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Babylonian Account of the Great Flood

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BABYLONIAN FLOOD

The story of the Great Flood shows the punishment upon humankind by the Gods. In this story, people in Sumeria are prosperous, multiplying their populace, and this makes an annoying amount of noise on earth. The Gods become irritated, due to the noise, saying that it continues to keep them awake day and night, affording no time to sleep. They come upon the God of the Earth, Ellil, who makes sickness and disease, and say let illness such as, suruppu, asakku, and headache knock into them like a storm. When the disease hit, the moral man, Atrahasis, who had his “ear open to his god Enki”, used his association with this God to spare the people. He was told to and directed to do personal sacrifices and rituals with his people, to be freed from the illness (Mark, 2011).

Enki and Ellil were furious with each other; why did they create a race of people, just to wish to have them destroyed? They had created an entire race of people to do the chores that the gods no longer wanted to do themselves. In their fickle way, the gods just tortured the human people when the slightest disturbance occurred. In the radical form of demolition, the gods cause a massive flood to “roar across the land” and destroy all in its path. Enki sent a dream to Atrahasis after he heard about the plan, and through Atrahasis’ intervention and wisdom of that dream, a few humans were warned and told to build a boat with nourishments and shelter enough to survive for the seven days and seven nights of flooding.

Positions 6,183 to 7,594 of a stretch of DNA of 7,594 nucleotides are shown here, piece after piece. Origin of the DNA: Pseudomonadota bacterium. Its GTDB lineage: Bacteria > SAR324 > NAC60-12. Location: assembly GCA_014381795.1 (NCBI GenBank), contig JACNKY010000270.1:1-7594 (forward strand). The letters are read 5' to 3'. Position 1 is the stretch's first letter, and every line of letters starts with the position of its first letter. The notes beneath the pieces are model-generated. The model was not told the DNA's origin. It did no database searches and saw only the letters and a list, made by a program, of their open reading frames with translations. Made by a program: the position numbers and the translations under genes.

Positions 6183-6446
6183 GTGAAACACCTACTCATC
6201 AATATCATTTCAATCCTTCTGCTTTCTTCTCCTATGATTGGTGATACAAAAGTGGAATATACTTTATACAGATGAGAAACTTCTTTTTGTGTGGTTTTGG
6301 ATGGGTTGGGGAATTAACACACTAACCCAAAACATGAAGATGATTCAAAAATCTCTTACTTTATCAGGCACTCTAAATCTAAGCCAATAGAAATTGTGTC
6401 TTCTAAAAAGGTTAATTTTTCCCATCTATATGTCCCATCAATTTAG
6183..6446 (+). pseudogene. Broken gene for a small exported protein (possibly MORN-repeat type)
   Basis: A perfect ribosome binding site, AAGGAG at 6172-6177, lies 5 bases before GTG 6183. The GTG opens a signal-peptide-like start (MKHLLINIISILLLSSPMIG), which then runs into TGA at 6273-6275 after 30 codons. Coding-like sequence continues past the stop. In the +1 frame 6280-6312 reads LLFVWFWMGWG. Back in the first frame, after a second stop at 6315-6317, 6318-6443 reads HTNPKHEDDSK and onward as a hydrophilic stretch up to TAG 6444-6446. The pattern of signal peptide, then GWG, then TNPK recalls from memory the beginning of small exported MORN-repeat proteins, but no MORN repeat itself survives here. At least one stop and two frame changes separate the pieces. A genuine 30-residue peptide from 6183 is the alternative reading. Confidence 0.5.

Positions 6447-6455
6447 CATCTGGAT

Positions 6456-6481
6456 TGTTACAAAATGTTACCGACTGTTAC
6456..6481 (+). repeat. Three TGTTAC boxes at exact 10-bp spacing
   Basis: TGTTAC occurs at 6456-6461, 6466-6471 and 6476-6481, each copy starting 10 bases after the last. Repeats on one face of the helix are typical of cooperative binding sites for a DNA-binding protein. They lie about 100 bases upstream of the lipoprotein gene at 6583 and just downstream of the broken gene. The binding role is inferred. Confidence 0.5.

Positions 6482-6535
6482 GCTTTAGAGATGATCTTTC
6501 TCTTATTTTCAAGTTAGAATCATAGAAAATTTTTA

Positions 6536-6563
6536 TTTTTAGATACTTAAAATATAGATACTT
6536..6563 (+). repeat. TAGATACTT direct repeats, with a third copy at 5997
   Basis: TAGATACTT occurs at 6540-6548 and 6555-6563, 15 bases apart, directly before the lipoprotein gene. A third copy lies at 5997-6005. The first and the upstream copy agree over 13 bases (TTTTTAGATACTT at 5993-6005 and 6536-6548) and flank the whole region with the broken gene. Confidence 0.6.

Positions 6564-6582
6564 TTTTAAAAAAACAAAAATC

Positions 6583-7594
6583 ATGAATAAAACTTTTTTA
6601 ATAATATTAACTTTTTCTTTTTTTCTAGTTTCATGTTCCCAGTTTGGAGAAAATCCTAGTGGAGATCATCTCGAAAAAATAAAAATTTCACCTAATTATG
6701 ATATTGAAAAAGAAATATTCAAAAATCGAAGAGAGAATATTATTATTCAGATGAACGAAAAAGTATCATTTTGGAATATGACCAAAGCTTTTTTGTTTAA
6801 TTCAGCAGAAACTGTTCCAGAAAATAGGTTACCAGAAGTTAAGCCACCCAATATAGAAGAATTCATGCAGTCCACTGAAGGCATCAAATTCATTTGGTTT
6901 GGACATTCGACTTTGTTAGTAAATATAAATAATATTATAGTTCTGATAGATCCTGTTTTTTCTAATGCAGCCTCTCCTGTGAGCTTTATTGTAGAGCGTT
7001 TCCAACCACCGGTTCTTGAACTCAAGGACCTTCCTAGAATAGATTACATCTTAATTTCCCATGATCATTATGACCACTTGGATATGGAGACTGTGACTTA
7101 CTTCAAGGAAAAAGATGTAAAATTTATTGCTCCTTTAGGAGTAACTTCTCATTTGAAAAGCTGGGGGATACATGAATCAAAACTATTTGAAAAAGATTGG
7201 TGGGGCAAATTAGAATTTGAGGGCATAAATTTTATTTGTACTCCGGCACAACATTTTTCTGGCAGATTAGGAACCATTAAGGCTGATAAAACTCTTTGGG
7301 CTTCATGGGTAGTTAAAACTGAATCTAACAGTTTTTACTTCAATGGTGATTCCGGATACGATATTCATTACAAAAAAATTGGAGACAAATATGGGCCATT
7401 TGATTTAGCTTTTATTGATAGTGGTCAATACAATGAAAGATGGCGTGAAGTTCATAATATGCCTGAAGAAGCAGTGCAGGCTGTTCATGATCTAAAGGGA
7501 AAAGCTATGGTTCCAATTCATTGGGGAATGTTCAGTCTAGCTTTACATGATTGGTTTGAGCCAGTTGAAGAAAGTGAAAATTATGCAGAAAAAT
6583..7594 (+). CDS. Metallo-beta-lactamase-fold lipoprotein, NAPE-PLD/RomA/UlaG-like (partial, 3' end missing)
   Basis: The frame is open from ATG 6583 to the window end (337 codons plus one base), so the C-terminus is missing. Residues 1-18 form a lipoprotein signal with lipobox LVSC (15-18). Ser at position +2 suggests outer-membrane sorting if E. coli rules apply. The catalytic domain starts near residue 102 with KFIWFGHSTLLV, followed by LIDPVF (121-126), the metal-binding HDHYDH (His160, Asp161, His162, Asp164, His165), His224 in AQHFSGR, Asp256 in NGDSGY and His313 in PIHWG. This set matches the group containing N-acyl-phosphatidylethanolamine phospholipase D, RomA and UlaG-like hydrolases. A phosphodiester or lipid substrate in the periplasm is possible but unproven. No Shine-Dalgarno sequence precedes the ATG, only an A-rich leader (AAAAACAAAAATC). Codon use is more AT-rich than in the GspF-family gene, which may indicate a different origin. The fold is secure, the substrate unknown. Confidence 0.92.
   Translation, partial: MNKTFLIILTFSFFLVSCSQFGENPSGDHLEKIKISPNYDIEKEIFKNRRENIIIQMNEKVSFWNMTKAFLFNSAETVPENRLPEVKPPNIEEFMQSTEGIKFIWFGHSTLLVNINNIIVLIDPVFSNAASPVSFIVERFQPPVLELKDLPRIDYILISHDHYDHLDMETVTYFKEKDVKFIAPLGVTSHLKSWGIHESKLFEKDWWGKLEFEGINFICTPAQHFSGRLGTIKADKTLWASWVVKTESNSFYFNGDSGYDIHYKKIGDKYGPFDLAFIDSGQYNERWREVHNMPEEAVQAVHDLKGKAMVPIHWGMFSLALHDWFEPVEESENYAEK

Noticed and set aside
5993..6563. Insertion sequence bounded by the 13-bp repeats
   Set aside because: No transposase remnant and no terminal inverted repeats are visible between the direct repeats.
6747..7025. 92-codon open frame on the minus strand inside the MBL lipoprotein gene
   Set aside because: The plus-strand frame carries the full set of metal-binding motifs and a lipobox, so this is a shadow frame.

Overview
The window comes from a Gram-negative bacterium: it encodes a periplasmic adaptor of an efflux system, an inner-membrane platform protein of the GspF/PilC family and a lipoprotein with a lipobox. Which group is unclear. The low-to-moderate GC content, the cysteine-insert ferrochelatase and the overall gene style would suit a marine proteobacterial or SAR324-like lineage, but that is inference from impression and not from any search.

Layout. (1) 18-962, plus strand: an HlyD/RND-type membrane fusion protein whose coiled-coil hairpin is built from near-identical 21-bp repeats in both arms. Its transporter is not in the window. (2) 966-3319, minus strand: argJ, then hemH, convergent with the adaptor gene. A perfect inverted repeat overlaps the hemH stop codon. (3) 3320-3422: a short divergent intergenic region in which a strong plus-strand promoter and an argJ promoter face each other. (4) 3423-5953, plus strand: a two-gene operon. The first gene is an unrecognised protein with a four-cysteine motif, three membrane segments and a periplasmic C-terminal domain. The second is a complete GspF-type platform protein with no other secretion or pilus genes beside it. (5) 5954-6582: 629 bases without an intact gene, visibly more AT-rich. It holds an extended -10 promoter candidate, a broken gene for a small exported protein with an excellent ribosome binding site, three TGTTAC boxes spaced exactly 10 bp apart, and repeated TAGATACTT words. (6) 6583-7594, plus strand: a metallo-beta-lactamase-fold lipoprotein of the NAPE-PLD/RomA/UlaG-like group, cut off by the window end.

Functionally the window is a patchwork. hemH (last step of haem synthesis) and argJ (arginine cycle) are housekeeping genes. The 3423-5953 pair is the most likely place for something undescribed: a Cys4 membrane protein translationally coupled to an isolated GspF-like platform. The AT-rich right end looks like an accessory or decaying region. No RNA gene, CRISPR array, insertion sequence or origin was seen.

The land was devastated, and in this account, the gods abolished human kind; with their all mighty power, leaving only those few that were warned in time. Enki’s effort made to inform Atrahasis of this flood shows that there is a relationship building between God and human, still not between all gods, but it does exist. Enki obviously appreciates the hardships that the humans are suffering through in spite of the gods, and because these humans are partly his creation, he feels a bond to them, especially Atrahasis (Mark, 2011).

The proper relationship with the gods should always be to praise them, to follow their will and guidance, regardless of the circumstances, even if required to be tested with enormous suffering. The humans are at the mercy of the gods and can only hope for the gods' reward. One might argue that humans are simply God’s marionettes, and God is misusing his power in an unbalanced relationship with us. It would seem we have no choice or will. This raises the question: Is misfortune always a divine punishment for something? Or is misfortune simply part of life’s experience regardless of our good or bad behavior (Mark, 2011)?

If humans are attempting to live a virtuous life without any sinful acts, will they avoid being punished by the gods? Atrahasis maintains a thread of faith, which inspires him to persevere. In return, he is both restored and rewarded. Without the proper relationship between the divine and humanity in place, and no mutual respect or gain is accomplished or maintained, life is no enjoyable feat; it has no purpose. When the balance is in place, with both humanity and the gods in their proper state of the balance, humans will flourish, and the gods will be content (Mark, 2011).

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